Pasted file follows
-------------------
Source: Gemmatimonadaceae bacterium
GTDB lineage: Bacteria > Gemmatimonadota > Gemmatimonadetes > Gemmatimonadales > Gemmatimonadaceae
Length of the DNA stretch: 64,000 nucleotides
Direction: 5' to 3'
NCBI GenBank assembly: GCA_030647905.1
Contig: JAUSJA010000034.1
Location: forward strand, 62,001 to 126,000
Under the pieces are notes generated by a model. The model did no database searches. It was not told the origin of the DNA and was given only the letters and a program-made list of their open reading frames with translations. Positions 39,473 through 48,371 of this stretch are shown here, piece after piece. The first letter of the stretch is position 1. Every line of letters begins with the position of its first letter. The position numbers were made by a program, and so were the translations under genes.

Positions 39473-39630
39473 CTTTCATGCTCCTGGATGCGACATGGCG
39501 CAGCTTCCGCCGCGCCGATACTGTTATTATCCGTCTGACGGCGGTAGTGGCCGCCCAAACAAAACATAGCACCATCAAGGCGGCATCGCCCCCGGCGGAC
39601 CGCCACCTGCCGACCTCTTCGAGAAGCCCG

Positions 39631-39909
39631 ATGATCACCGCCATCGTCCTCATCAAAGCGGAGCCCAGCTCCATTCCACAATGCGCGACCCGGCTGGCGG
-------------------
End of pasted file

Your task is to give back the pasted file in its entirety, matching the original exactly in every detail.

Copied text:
Source: Gemmatimonadaceae bacterium
GTDB lineage: Bacteria > Gemmatimonadota > Gemmatimonadetes > Gemmatimonadales > Gemmatimonadaceae
Length of the DNA stretch: 64,000 nucleotides
Direction: 5' to 3'
NCBI GenBank assembly: GCA_030647905.1
Contig: JAUSJA010000034.1
Location: forward strand, 62,001 to 126,000
Under the pieces are notes generated by a model. The model did no database searches. It was not told the origin of the DNA and was given only the letters and a program-made list of their open reading frames with translations. Positions 39,473 through 48,371 of this stretch are shown here, piece after piece. The first letter of the stretch is position 1. Every line of letters begins with the position of its first letter. The position numbers were made by a program, and so were the translations under genes.

Positions 39473-39630
39473 CTTTCATGCTCCTGGATGCGACATGGCG
39501 CAGCTTCCGCCGCGCCGATACTGTTATTATCCGTCTGACGGCGGTAGTGGCCGCCCAAACAAAACATAGCACCATCAAGGCGGCATCGCCCCCGGCGGAC
39601 CGCCACCTGCCGACCTCTTCGAGAAGCCCG

Positions 39631-39909
39631 ATGATCACCGCCATCGTCCTCATCAAAGCGGAGCCCAGCTCCATTCCACAATGCGCGACCCGGCTGGCGG